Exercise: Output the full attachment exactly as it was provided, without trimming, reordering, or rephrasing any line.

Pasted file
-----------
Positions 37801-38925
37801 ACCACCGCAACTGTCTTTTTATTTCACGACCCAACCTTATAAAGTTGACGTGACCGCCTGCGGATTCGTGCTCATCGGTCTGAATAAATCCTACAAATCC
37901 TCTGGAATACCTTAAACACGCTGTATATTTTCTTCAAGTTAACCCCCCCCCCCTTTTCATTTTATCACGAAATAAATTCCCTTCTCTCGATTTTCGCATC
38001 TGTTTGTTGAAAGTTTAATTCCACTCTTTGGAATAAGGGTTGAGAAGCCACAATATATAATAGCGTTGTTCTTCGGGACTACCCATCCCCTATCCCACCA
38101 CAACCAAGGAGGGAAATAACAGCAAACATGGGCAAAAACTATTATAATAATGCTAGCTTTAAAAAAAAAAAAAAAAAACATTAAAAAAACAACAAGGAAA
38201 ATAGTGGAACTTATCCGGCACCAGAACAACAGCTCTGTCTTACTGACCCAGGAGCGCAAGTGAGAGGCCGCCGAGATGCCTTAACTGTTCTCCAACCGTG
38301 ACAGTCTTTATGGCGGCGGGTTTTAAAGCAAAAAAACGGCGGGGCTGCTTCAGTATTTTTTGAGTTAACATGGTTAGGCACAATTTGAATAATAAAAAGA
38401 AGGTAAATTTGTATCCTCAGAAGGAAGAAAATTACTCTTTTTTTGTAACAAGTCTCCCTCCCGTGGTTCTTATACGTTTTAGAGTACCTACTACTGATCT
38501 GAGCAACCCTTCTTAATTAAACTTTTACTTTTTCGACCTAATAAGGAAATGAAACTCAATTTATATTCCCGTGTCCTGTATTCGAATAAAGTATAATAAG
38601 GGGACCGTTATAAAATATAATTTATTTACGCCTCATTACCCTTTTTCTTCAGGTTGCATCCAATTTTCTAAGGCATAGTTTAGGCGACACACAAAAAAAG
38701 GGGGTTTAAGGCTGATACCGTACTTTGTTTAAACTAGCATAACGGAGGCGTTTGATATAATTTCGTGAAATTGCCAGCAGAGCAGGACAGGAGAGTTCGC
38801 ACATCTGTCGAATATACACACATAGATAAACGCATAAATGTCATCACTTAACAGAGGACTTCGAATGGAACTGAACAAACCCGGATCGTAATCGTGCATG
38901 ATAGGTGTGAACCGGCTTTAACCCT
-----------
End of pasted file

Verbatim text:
Positions 37801-38925
37801 ACCACCGCAACTGTCTTTTTATTTCACGACCCAACCTTATAAAGTTGACGTGACCGCCTGCGGATTCGTGCTCATCGGTCTGAATAAATCCTACAAATCC
37901 TCTGGAATACCTTAAACACGCTGTATATTTTCTTCAAGTTAACCCCCCCCCCCTTTTCATTTTATCACGAAATAAATTCCCTTCTCTCGATTTTCGCATC
38001 TGTTTGTTGAAAGTTTAATTCCACTCTTTGGAATAAGGGTTGAGAAGCCACAATATATAATAGCGTTGTTCTTCGGGACTACCCATCCCCTATCCCACCA
38101 CAACCAAGGAGGGAAATAACAGCAAACATGGGCAAAAACTATTATAATAATGCTAGCTTTAAAAAAAAAAAAAAAAAACATTAAAAAAACAACAAGGAAA
38201 ATAGTGGAACTTATCCGGCACCAGAACAACAGCTCTGTCTTACTGACCCAGGAGCGCAAGTGAGAGGCCGCCGAGATGCCTTAACTGTTCTCCAACCGTG
38301 ACAGTCTTTATGGCGGCGGGTTTTAAAGCAAAAAAACGGCGGGGCTGCTTCAGTATTTTTTGAGTTAACATGGTTAGGCACAATTTGAATAATAAAAAGA
38401 AGGTAAATTTGTATCCTCAGAAGGAAGAAAATTACTCTTTTTTTGTAACAAGTCTCCCTCCCGTGGTTCTTATACGTTTTAGAGTACCTACTACTGATCT
38501 GAGCAACCCTTCTTAATTAAACTTTTACTTTTTCGACCTAATAAGGAAATGAAACTCAATTTATATTCCCGTGTCCTGTATTCGAATAAAGTATAATAAG
38601 GGGACCGTTATAAAATATAATTTATTTACGCCTCATTACCCTTTTTCTTCAGGTTGCATCCAATTTTCTAAGGCATAGTTTAGGCGACACACAAAAAAAG
38701 GGGGTTTAAGGCTGATACCGTACTTTGTTTAAACTAGCATAACGGAGGCGTTTGATATAATTTCGTGAAATTGCCAGCAGAGCAGGACAGGAGAGTTCGC
38801 ACATCTGTCGAATATACACACATAGATAAACGCATAAATGTCATCACTTAACAGAGGACTTCGAATGGAACTGAACAAACCCGGATCGTAATCGTGCATG
38901 ATAGGTGTGAACCGGCTTTAACCCT